Now, when I say eat more fats I mean those rich in Omega3 fatty acids such as salmon, avocado, chia seeds, flax seeds, nuts and good quality oils like avocado, olive, coconut etc.
The consumption of healthy fats in your meals will also assist in keeping you feeling fuller for longer and support a healthy blood glucose level.
4. Eat For Gut Health.
Did you know that 95% of serotonin (the happiness hormone) is made in the gut? The gut-brain axis (GBA) is the bidirectional connection between the gut microbiome and the nervous system linking our emotions and what we are thinking to our intestinal functions. Therefore, if we do not have a happy, healthy and thriving gut microbiome this will have a significant impact on our thoughts, feelings and emotions. Think of a loop that goes around circulating from our gut to our mind and back again. Both the gut and our nervous system are in constant contact and we cannot nourish one without the other.
How to eat for gut health? It's simple.
Firstly, aim for probiotic and prebiotic rich foods every day (Fermented foods, veggies etc.)
Secondly, cut out any highly processed foods, alcohol and stimulating products rich in refined sugars.
Thirdly, eat a rainbow. Aim for colours, fresh, vibrant foods as close to their natural state as possible.
(My Immunity Glow Up Guide goes into more detail on how to nourish your gut, Shop here)
5. Nourish the HPA Axis.
The Hypothalamic Pituitary Adrenal Axis (I know, it's a mouthful) is the intertwining connection between the nervous system and endocrine system and is best known for it's role in our bodies reaction to stress. The primary function of the HPA axis is to regulate the stress response. When we experience something stressful the Hypothalamus releases CRH, which signals the pituitary gland to secrete a hormone called ACTH into the blood stream, which travels to the adrenal glands where it releases cortisol, which then supports the body to deal with stress. By nourishing this axis we are encouraging the support of a healthy stress response. When we are chronically stressed and anxious this feedback becomes desensitised and can stop producing the hormones required to deal with stress at the rate that is beneficial for us.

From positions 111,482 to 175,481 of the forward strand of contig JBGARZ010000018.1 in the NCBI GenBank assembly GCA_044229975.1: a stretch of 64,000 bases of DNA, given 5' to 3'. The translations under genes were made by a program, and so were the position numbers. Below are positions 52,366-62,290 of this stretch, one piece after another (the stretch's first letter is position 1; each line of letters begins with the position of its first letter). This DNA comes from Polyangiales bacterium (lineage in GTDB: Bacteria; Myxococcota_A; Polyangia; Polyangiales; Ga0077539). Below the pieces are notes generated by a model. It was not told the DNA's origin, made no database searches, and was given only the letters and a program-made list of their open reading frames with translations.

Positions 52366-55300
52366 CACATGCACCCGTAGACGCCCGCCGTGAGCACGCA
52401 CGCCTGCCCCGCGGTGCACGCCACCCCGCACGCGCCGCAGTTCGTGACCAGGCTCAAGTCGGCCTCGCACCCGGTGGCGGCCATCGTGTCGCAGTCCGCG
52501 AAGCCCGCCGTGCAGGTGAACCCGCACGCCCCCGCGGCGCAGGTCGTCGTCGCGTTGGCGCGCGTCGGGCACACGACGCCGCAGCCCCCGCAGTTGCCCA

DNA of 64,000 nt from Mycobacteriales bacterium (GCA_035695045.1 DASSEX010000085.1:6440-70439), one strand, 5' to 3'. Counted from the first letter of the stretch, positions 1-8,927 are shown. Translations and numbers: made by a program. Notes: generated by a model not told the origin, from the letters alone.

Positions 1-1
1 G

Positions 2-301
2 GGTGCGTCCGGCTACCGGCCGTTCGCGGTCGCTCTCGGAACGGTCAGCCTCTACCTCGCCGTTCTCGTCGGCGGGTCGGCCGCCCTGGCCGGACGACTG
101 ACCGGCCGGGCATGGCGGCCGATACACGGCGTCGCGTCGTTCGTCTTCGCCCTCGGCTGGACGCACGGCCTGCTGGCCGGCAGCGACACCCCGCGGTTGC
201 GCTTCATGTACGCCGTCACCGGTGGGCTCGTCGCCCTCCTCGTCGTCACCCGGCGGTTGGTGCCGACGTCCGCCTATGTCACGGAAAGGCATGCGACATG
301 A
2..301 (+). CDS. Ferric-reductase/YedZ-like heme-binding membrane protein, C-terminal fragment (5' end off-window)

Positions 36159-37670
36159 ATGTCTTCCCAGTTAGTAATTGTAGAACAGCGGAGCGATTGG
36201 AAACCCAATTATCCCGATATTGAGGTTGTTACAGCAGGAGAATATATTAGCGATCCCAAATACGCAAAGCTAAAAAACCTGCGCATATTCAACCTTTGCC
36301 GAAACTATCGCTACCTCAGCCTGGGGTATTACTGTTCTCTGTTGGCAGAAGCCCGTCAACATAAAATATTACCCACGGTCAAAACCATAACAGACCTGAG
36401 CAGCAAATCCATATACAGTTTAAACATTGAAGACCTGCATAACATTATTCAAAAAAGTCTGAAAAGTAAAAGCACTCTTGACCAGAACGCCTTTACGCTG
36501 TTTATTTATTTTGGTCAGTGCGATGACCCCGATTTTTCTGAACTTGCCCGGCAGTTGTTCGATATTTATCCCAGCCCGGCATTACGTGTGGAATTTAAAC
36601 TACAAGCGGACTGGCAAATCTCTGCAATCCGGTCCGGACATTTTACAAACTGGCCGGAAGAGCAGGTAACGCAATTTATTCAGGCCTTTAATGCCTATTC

So how do we support this? Here are a list of foods you can incorporate into your diet:
Medium-chain triglycerides - MCT Oil / Coconut Oil
Fibre from Fruits & Vegetables
6. Stay Hydrated.
So simple, yet this seems to be something everyone forgets? Drinking plain, clean water can actually help you to manage your anxiety! When our body starts to feel dehydrated from not drinking enough water, this actually puts us in a state of stress and survival mode leading us to feel more anxious and on edge.
My tip, aim for 8 or more glasses a day. Get yourself a water bottle and carry it on you at all times. This way you won't have an excuse to not stay hydrated.
In summary, consume a protein rich breakfast, eat regular meals and snacks, ensure you are consuming healthy fats as well as a good balance of all other macronutrients, nourish your gut and HPA axis through good dietary practices and lifestyle changes and drink lots of water!
I hope that you have found this post insightful and you will start implementing these nutritional interventions into your everyday routine to assist you in managing your anxiety. Remember, all good changes start with you. Your diet has a significant impact on how you feel, look and act/react. So do your best every day to nourish you mind and your body through healthy nutritional practices. If you are interested in learning more, simply get in touch - firstname.lastname@example.org